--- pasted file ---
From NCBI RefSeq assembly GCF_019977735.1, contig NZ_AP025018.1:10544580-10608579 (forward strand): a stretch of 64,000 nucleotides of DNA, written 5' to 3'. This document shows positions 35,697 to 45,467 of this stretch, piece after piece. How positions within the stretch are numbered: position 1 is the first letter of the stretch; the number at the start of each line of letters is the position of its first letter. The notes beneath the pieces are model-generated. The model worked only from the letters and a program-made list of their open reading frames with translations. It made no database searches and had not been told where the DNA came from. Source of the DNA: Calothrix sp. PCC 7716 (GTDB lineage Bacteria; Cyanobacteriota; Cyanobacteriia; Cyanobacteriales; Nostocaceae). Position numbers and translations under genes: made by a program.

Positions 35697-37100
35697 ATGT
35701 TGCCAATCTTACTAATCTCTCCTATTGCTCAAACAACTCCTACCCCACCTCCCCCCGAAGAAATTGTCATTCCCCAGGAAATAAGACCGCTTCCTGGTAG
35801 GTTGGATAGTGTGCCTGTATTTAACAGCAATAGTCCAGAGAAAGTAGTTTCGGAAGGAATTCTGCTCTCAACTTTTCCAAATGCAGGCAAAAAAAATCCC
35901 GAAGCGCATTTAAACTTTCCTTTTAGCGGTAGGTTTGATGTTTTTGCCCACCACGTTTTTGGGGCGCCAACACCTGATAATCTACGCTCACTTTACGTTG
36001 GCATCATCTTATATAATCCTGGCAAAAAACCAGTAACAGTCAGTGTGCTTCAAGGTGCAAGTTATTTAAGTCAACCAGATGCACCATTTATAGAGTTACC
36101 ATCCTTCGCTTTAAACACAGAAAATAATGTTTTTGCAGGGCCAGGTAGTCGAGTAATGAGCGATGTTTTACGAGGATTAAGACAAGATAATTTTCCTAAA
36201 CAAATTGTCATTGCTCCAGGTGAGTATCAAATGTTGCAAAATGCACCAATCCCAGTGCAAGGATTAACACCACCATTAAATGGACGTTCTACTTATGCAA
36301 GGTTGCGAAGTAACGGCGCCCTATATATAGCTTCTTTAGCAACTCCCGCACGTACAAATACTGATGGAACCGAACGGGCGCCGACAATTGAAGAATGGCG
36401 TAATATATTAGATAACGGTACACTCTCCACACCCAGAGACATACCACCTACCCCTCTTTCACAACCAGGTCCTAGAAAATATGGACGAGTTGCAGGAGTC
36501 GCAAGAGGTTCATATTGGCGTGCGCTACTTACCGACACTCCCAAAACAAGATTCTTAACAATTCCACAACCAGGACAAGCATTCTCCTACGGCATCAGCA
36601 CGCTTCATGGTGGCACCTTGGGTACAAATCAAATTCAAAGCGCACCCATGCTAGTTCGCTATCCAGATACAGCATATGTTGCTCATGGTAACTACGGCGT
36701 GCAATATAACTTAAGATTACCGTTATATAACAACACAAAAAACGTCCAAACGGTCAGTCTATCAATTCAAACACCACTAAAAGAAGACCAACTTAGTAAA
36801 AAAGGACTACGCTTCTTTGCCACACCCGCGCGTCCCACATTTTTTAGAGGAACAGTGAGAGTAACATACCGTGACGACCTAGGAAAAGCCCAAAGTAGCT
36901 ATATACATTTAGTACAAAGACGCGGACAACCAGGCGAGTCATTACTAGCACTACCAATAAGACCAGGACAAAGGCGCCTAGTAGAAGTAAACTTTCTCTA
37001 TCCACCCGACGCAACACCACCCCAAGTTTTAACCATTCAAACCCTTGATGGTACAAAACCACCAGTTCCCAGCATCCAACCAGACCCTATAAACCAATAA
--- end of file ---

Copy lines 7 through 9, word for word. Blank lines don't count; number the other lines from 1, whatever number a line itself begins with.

36001 GCATCATCTTATATAATCCTGGCAAAAAACCAGTAACAGTCAGTGTGCTTCAAGGTGCAAGTTATTTAAGTCAACCAGATGCACCATTTATAGAGTTACC
36101 ATCCTTCGCTTTAAACACAGAAAATAATGTTTTTGCAGGGCCAGGTAGTCGAGTAATGAGCGATGTTTTACGAGGATTAAGACAAGATAATTTTCCTAAA
36201 CAAATTGTCATTGCTCCAGGTGAGTATCAAATGTTGCAAAATGCACCAATCCCAGTGCAAGGATTAACACCACCATTAAATGGACGTTCTACTTATGCAA